Author Interviews, Coffee, Hepatitis - Liver Disease, JAMA, OBGYNE, Pediatrics / 30.07.2019

MedicalResearch.com Interview with: [caption id="attachment_50491" align="alignleft" width="128"]Dr-Hui Wang Dr. Hui Wang[/caption] Prof Hui Wang PhD Wuhan University China MedicalResearch.com: What is the background for this study? What are the main findings? Response: We started our work in the adverse outcome of maternal caffeine intake during pregnancy about 15 years ago. Then, we found that prenatal caffeine intake could result in nonalcoholic fatty liver disease in the offspring. However, the underlying mechanism was unclear. So, we start the current work, and found that hat maternal caffeine intake disrupts liver development before and after birth, which might be the trigger of the adult non-alcoholic fatty liver disease in the offspring rats. Moreover, we further found that the fetal programming of liver glucocorticoid – insulin like growth factor 1 axis, a new endocrine axis first reported by our team, might participate in such process. 
Addiction, Author Interviews, Coffee / 16.05.2019

MedicalResearch.com Interview with: [caption id="attachment_49187" align="alignleft" width="128"]Dr Lorenzo Stafford, PhD, CPsycholSenior Lecturer, Department of PsychologyUniversity of PortsmouthPortsmouth Stafford[/caption] Dr Lorenzo Stafford, PhD, CPsychol Senior Lecturer, Department of Psychology University of Portsmouth Portsmouth  MedicalResearch.com: What is the background for this study?   Response: The background to this work was that I had been thinking for sometime on the role of our sense of smell in drug consumption and addiction.  Most of the research in this area is dominated by visual processes, in particular showing how cues associated to drugs (e.g. packet of cigarettes, bottle of beer) become conditioned in such drug users. That work has been useful in explaining how in recovering addicts, long after the withdrawal symptoms have subsided, when exposed to such cues, they can nevertheless relapse to craving and consuming the drug; hence though a powerful driver, addiction is not just about reversing withdrawal symptoms. However, most of our richer experiences are multisensory, so it seems likely that other senses must also play a role in the addictive process. Years ago, I completed a PhD on the topic of caffeine and with the general importance placed on the sensory (especially smell) aspects of coffee, all planted the seed for a possible study. We completed two experiments that examined the lowest concentration at which participants (high, moderate and non-coffee consumers) could detect (Threshold test) a coffee associated chemical (exp 1) and in a separate task, how fast they were at identifying (Recognition test) the odour of real coffee. In experiment 2, participants (coffee consumers and non-consumers) completed the same Threshold test for the coffee odour but also completed a Threshold test for a control odour.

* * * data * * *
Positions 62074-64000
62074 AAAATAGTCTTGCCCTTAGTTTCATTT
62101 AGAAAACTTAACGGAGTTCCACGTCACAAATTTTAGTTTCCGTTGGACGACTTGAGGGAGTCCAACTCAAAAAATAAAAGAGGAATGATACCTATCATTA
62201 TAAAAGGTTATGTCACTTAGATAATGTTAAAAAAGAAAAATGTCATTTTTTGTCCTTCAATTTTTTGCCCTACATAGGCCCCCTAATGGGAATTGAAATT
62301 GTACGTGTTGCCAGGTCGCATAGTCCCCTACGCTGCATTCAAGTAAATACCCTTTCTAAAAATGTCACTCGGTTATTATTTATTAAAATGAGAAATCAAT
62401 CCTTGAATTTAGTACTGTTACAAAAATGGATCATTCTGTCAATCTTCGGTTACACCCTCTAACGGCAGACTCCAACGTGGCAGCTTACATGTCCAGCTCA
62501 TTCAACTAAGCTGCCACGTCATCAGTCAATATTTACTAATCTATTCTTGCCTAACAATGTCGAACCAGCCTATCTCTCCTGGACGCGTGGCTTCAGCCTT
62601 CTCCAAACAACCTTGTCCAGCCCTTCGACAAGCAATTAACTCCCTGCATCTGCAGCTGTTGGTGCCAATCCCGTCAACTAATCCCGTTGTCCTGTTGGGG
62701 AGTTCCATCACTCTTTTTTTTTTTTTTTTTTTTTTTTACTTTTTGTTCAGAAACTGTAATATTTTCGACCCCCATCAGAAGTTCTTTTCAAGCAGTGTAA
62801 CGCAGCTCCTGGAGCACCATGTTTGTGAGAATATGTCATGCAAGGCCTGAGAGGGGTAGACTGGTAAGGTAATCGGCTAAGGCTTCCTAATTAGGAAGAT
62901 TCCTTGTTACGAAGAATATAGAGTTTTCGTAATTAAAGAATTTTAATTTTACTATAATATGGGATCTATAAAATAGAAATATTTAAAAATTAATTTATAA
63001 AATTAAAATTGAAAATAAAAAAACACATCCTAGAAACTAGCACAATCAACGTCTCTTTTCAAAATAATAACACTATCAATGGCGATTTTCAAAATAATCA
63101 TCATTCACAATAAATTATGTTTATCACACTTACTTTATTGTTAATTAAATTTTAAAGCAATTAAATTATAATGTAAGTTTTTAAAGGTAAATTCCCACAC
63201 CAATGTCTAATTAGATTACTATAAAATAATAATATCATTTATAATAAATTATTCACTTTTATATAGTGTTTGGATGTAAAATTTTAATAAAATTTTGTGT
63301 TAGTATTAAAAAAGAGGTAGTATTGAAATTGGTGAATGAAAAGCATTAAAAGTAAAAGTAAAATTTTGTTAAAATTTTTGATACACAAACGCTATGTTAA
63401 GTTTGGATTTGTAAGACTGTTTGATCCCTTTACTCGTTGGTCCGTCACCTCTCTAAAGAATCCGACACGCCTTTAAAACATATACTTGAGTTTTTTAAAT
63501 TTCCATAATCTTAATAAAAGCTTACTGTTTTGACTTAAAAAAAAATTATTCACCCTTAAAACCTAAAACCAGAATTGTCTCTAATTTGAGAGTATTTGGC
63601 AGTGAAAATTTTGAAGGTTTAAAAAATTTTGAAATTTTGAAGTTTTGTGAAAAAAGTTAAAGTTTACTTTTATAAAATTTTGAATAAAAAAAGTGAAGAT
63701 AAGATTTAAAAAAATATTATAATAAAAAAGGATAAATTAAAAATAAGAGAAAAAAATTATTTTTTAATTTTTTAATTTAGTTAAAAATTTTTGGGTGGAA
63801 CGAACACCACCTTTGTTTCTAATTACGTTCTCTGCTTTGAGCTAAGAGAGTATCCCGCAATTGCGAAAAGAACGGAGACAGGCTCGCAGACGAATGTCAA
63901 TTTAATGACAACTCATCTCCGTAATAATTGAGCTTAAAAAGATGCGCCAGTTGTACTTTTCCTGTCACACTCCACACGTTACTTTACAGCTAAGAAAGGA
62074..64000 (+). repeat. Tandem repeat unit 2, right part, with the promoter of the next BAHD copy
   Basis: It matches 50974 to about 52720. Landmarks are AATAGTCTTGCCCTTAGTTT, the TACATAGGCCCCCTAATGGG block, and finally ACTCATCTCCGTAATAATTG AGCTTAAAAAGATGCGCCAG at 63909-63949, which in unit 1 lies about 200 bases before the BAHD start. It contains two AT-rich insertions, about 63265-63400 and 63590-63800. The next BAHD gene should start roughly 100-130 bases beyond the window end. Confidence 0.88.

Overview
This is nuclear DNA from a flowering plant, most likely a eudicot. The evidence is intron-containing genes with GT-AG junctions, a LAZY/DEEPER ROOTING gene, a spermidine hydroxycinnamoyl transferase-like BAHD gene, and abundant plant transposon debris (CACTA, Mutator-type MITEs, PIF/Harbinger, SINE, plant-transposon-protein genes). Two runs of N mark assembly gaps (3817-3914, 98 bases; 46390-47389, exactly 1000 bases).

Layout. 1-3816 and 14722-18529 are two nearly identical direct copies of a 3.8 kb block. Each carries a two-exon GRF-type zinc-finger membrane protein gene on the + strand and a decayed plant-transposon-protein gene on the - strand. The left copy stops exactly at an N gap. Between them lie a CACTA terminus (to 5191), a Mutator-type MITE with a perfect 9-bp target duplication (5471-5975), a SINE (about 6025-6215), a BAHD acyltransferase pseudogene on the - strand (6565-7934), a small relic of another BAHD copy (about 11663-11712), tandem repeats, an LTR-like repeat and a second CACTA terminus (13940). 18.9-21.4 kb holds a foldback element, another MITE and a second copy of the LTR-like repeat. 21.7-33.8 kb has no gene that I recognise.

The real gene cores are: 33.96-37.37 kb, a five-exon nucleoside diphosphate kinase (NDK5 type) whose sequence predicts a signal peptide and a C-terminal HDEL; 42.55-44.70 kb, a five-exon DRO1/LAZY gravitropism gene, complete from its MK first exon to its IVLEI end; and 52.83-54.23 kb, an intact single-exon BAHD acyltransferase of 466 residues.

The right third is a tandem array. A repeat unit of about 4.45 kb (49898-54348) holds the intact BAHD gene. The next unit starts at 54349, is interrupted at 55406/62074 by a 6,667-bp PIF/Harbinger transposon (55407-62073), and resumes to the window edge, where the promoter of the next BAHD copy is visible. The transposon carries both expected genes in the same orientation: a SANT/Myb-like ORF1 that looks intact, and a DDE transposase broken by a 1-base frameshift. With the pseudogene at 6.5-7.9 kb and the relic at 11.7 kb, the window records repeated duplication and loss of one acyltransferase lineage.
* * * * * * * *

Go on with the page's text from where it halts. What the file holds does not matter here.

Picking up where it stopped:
Author Interviews, Coffee, Heart Disease, Nutrition / 13.05.2019

MedicalResearch.com Interview with: Professor Elina Hypponen Professor in Nutritional and Genetic Epidemiology Director: Australian Centre for Precision Health  Australian Centre for Precision Health| University of South Australia Cancer Research Institute | South Australian Health & Medical Research Institute  MedicalResearch.com: What is the background for this study? Response: In Randomised controlled trials caffeine, which is a key constituent of coffee, has been shown to increase blood pressure. There is also some past evidence to suggest that higher coffee consumption may increase the risk of cardiovascular disease, but only in individuals who are slow caffeine metabolisers. We used information from about 350,000 individuals from the UK, to look at the association between patterns of  habitual of coffee consumption and the subsequent risk of cardiovascular disease. As we also know that people are genetically different with respect to their ability to metabolise caffeine, a further aim for our study was to look at whether those people who are able to metabolise caffeine effectively, may also be more resistant to possible cardiovascular effects of coffee, compared to those who metabolise caffeine more slowly.